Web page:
- Gametophytic incompatibility was first described by East and Mangelsdor in 1925 in Nicotiana sanderae.
- The incompatibility reaction of pollen on which it is produced.
- Generally, incompatibility reaction is determined by a single gene having multiple alleles. E .g Trifolium Nicotiana, Solanum, Petunia etc.
- Sometimes , polyploidy may lead to a loss of incompatibility due to a competition between the two S alleles , present in diploid pollen, irradiation of pollen or buds with X rays or gamma-rays temporarily suppresses the incompatibility style.
- Pollen tube grows very slowly in the style containing the same S allele as the pollen and fails to effect fertilization.
- Therefore all the heterozygous at the S locus. In a single system there are three types of matings. 1) Fully Incompatible (S1 S2 X S1 S2)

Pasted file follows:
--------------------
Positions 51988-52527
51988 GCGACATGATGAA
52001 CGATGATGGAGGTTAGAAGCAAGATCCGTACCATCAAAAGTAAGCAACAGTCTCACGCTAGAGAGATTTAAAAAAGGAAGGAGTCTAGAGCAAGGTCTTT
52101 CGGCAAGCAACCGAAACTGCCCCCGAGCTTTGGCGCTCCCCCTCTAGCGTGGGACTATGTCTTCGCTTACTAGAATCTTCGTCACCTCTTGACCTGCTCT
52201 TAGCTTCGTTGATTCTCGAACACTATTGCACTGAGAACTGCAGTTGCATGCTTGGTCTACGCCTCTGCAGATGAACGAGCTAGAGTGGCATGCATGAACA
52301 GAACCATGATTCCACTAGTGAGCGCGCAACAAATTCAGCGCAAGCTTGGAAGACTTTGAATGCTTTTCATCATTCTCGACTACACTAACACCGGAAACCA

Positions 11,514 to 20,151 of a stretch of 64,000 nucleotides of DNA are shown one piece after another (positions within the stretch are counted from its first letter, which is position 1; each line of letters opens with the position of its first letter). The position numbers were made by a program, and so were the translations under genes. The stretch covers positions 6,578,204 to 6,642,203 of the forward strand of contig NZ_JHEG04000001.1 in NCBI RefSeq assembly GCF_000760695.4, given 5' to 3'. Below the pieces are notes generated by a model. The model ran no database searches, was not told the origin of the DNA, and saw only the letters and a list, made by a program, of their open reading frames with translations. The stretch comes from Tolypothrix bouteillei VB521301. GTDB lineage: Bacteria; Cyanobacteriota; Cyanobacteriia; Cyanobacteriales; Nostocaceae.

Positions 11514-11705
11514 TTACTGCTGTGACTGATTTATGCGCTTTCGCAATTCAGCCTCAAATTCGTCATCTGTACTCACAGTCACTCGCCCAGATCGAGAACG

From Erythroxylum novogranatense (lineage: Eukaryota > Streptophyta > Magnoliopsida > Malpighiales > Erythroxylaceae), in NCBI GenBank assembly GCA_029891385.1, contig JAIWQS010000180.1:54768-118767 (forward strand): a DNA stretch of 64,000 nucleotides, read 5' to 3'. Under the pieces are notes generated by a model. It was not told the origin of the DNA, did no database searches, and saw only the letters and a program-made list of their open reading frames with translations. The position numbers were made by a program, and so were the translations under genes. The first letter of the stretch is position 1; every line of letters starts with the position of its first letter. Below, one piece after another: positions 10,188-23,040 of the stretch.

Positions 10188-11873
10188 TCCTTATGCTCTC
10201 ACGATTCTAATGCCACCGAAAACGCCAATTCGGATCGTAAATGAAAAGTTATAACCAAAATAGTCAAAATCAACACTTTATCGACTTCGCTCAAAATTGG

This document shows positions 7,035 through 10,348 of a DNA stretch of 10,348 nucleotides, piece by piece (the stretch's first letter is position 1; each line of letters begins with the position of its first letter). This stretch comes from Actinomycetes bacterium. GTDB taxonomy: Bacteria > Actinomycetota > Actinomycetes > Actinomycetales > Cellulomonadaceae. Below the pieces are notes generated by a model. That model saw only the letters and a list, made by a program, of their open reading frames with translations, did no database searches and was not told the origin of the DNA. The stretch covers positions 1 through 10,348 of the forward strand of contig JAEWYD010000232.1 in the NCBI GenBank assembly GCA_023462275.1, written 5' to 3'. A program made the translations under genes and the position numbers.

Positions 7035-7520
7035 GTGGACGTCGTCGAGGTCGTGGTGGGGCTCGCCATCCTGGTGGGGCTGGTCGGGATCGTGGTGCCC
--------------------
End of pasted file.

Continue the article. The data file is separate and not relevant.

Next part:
2) Fully Compatible (S1 S2 X S3 S4)
3) Partially Compatible (S1 S2 X S2 S3)
- In the Sporophytic system also, the self – incompatibility is governed by a single gene. ‘S’ with multiple alleles, more than 30 alleles are known in Brassica oleracea.
- In general, the number of S alleles is considerably larger in Gametophytic than in the Sporophytic system.
- The incompatibility reaction of pollen is governed by the genotype of the plant on which the pollen is produced and not by the genotype of the pollen. Hughes and Babcock first reported it in 1950 in Crepis foetida and by Gerstel in Parthenium argentatum.
- In the Sporophytic system, the alleles may exhibit dominance, condominance or competition.
- Consequently, there may be much complex incompatibility relationship.
- Lewis has summarised the following characteristics of this system. 1. There are frequent reciprocal differences.